Thursday December 9, 2004 - 15:05:47 GMT
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Forex Market Commentary and Analysis (9 December 2004)
The euro depreciated further vis-à-vis the U.S. dollar today as the single currency failed to get above the US$ 1.3365 level and slumped back below the $1.3300 figure during European and early North American dealing. The pair traded as low as the $1.3265 level during late Australasian dealing. European Central Bank President Trichet refrained from commenting about the euro today but was critical of plans to alter the EU’s Stability and Growth Pact and the likelihood of higher eurozone interest rates. EMU-12 monetary officials have been tight-lipped about the euro’s 250-point pullback from lifetime highs. Data released in Germany today saw industrial output climb +0.6% m/m in October, stronger-than-expected. The German economy remains bleak, however, and continues to be a drag on pan-eurozone economic growth. Traders are still talking about President Bush’s decision to retain Treasury Secretary Snow and the effects this could have on the U.S.’s “strong dollar policy” that is perceived to be little more than hollow words. One school of thought suggests the recent scuttlebutt in the press about Snow not being asked to stay on could work to Bush’s favour by not having Snow seem too critical of the massive U.S. budget deficits during the upcoming budget season. Data released in the U.S. today weekly initial jobless claims rise +8,000 to +357,000 while continuing claims were up 91,000 to 2.796 million. Also, import prices rose 0.2% last month, the fifth consecutive monthly rise but the slowest pace since June. Euro bids are cited around the US$ 1.3220 level.
The yen extended recent losses vis-à-vis the U.S. dollar today as the greenback tested offers around the ¥ 104.75 level and was supported around the ¥ 103.85 level. The ¥104.00 figure was a technical support level related to the recent ¥102.40/¥105.00 range. Japanese Prime Minister Koizumi verbally intervened today saying “a rapid depreciation of the dollar is not welcome” and added it is “appropriate for foreign exchange rates to be decided by the force of the market.” Oddly, Koizumi said “he wonders about intervention” and dealers weren’t sure how to interpret that remark. His comments followed a meeting in Tokyo with German Chancellor Schroeder who said “sometimes you can learn from Japan and its excellent monetary policy.” This was Schroeder’s subtle dig at the European Central Bank but he was tight-lipped about intervention. On the surface, it appears the prospect of joint intervention involving the eurozone and Japan has now diminished. Data released in Japan overnight saw October machinery orders down 3.1% m/m and down 9.9% y/y while the October trade balance came in around ¥1.4 trillion. The Nikkei 225 stock index fell 1.5% to close at ¥10,776.63. Dollar offers are cited around the ¥105.20 level. The euro gained ground vis-à-vis the yen today as the single currency tested offers around the ¥139.25 level and was supported around the ¥138.50 level. In Chinese news, it was reported China’s FX reserves rose more than US$25 billion in October to $540 billion+ in what some say was the largest rise on record. The U.S. Treasury will release TIC data on 15 December and traders will be interested to see if China continues to buy U.S. debt. Notably, China’s holdings of U.S. Treasuries grew by only US$ 16.4 billion in the January – September period. Around 64.9% of yesterday’s US$ 15 billion U.S. five-year Treasury note auction was purchased by indirect bidders – likely central banks of foreign countries.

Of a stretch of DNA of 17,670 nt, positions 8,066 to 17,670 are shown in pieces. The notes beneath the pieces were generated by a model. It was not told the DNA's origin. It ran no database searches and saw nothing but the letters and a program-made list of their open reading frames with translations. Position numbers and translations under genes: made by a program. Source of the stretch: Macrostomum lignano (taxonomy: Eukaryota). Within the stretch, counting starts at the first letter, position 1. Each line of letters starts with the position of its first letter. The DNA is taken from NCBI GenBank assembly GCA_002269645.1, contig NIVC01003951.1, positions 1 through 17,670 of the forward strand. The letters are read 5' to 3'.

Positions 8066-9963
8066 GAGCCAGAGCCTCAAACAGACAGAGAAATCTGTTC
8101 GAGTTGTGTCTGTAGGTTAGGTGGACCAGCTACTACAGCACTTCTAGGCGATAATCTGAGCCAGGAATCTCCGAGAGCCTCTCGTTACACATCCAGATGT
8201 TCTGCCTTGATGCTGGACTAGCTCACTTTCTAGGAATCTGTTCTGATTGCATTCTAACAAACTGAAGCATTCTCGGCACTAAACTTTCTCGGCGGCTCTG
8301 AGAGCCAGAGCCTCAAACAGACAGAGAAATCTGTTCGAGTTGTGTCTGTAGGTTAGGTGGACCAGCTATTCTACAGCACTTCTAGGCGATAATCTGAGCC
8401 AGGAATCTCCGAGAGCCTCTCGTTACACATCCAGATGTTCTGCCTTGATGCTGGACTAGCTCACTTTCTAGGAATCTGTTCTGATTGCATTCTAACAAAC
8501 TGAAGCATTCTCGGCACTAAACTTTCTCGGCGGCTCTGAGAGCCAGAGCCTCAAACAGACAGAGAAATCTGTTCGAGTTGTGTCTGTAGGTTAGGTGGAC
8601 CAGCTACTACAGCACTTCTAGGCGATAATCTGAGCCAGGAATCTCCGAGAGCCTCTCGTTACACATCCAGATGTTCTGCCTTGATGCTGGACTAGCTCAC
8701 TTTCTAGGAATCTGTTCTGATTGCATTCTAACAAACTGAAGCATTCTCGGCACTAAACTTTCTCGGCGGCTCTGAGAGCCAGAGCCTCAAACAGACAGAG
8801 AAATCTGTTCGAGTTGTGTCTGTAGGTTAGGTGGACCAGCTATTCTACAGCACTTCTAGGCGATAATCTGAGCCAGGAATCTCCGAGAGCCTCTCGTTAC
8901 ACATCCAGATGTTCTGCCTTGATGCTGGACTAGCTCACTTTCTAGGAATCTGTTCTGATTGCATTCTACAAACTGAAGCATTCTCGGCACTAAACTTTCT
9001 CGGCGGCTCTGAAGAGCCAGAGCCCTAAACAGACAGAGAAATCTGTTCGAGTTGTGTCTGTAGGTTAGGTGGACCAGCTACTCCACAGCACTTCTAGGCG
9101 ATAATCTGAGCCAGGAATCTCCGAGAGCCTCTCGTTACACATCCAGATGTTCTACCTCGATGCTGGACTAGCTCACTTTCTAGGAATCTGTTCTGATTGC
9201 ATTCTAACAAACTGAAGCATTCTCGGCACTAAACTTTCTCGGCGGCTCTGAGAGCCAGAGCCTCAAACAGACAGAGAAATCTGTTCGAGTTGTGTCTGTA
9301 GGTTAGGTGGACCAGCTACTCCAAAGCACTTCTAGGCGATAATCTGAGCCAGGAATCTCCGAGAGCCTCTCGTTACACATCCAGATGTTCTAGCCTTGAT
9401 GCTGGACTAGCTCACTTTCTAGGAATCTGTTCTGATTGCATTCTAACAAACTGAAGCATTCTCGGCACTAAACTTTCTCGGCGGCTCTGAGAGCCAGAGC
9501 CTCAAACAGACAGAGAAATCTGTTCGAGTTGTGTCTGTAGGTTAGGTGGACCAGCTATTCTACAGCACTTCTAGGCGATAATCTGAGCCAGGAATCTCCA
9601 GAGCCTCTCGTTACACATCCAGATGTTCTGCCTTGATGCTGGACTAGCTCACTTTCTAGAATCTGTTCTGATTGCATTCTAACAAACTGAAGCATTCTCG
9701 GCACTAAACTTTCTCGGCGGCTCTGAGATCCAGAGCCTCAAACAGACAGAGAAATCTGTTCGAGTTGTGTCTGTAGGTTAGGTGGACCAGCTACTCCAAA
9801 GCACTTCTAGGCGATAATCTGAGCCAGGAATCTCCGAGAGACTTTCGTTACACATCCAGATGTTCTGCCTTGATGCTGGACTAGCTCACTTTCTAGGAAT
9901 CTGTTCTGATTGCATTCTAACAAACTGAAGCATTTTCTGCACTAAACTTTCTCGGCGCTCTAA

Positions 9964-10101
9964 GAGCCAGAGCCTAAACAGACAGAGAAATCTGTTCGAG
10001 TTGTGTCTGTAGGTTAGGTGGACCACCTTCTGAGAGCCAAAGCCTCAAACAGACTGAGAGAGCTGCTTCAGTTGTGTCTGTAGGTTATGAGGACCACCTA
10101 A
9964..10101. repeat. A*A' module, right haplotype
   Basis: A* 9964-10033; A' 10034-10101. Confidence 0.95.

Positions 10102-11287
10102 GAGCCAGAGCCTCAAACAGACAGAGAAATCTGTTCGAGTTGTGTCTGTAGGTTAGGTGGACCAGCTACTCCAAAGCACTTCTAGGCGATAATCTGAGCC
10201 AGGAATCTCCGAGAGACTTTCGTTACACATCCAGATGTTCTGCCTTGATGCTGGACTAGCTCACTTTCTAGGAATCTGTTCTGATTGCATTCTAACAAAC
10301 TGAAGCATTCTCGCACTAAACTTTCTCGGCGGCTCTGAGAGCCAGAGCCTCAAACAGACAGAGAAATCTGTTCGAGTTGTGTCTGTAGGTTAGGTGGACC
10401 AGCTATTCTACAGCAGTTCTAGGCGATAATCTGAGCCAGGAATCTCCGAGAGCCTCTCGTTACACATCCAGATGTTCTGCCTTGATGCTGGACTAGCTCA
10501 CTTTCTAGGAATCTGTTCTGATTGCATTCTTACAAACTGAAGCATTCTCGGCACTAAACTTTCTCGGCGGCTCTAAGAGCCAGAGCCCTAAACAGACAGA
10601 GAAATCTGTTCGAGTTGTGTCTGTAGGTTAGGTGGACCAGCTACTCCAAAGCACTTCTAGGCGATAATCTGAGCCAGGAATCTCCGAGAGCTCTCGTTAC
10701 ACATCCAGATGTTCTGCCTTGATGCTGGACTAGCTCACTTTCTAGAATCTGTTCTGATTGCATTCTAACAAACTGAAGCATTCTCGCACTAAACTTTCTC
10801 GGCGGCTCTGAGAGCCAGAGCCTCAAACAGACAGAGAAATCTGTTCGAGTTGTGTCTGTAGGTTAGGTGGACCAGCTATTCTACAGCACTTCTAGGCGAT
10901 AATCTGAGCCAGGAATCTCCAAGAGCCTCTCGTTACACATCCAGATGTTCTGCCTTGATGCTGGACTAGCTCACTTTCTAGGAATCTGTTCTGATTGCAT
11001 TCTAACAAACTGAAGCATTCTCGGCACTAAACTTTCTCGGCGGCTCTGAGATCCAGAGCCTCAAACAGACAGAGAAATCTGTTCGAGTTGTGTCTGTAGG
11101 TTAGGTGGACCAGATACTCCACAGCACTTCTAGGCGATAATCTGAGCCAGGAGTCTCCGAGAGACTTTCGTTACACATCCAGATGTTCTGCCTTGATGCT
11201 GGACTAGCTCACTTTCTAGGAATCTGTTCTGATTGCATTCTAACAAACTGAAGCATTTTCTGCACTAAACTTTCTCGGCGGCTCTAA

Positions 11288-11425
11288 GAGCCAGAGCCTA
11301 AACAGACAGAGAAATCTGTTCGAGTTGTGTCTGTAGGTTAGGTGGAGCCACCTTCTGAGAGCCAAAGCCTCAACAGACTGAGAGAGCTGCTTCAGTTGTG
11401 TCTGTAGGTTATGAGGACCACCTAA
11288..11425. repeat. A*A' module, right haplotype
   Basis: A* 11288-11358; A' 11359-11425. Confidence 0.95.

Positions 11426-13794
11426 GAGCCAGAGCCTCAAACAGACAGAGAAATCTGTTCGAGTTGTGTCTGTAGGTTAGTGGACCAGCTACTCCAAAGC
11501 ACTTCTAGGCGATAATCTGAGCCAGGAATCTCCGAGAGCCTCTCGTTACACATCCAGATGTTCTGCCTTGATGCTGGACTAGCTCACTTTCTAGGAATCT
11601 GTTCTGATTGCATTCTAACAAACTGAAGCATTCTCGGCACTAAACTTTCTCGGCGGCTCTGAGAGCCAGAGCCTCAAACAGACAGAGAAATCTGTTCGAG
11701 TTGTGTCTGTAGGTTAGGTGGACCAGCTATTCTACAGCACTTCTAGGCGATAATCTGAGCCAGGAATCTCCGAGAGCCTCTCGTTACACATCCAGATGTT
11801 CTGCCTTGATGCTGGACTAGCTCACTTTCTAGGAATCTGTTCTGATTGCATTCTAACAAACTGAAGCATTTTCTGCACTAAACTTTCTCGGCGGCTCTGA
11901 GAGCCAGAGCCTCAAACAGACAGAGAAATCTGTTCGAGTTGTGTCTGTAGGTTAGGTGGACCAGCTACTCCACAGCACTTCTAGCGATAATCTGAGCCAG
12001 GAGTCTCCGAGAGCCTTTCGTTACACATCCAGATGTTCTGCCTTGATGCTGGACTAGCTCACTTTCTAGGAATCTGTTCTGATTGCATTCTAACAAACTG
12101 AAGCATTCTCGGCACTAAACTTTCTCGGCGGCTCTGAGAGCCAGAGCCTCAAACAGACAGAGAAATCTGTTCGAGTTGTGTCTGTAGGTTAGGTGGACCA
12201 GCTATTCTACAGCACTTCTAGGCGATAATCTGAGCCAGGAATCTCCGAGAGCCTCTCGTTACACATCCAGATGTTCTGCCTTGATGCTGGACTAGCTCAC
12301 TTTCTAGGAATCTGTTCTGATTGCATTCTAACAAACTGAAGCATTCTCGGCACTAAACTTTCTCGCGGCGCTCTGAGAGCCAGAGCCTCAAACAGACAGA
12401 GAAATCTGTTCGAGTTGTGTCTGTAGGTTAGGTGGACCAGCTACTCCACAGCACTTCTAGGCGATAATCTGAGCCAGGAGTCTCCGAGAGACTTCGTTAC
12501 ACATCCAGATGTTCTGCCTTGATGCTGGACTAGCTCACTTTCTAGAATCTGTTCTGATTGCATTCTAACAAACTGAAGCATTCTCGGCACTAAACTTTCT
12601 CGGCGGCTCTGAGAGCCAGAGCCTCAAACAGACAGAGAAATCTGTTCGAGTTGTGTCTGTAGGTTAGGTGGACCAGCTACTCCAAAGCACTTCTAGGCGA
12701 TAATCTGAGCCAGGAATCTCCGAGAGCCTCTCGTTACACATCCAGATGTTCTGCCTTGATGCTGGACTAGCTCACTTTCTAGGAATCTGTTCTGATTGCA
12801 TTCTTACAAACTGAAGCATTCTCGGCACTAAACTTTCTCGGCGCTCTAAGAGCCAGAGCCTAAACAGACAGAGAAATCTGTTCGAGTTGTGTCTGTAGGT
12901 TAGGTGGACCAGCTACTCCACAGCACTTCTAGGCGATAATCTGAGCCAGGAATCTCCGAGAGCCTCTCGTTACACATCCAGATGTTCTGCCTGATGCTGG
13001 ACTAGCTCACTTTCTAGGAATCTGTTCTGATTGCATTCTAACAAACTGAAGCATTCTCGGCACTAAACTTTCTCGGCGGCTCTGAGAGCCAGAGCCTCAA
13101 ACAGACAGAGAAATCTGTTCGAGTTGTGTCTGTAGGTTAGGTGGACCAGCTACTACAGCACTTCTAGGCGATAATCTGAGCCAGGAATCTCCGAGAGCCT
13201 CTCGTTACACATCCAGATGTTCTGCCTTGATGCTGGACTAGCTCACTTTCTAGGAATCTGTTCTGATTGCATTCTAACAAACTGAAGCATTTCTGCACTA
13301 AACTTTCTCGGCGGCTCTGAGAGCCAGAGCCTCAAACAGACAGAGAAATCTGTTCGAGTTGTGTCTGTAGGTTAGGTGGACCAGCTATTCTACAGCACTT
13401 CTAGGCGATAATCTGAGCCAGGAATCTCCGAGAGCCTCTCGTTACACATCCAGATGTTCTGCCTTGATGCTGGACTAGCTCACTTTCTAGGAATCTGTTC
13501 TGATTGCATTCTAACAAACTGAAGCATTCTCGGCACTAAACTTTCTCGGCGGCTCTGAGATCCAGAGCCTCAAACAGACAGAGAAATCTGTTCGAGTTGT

The British pound came off vis-à-vis the U.S. dollar today as cable tested bids around the US$ 1.9140 level after trading around the $1.9390 level during Australasian dealing. Bank of England’s Monetary Policy Committee kept its repo rate unchanged at 4.75% today for the fourth consecutive month, as expected. Traders will review the minutes from today’s meeting in a couple of weeks and it is highly likely that neither a rate hike nor a rate cut were contemplated. Data released in the U.K. today saw the October global trade position worsen with the recent of the world as the trade deficit reached its highest level since January. October imports came in at ₤21.57 billion while exports fell to ₤16.217 billion. Cable bids are seen around the $1.9120 level. The euro moved higher vis-à-vis the British pound today as the single currency tested offers around the ₤0.6945 level and was supported around the ₤0.6885 level.
The Swiss franc weakened vis-à-vis the U.S. dollar today as the greenback tested offers around the CHF 1.1570 level and remained supported around the CHF 1.1465 level. The pair traded at a high around the CHF 1.1635 level yesterday before briefly coming off. Most dealers believe Swiss National Bank will not tighten policy at their final meeting of the year on 16 December. Traders await tomorrow’s Swiss October retail sales numbers. Dollar offers are seen around the CHF 1.1615 level. The euro remained bid vis-à-vis the Swiss franc as the single currency tested offers around the CHF 1.5350 level on the cross.
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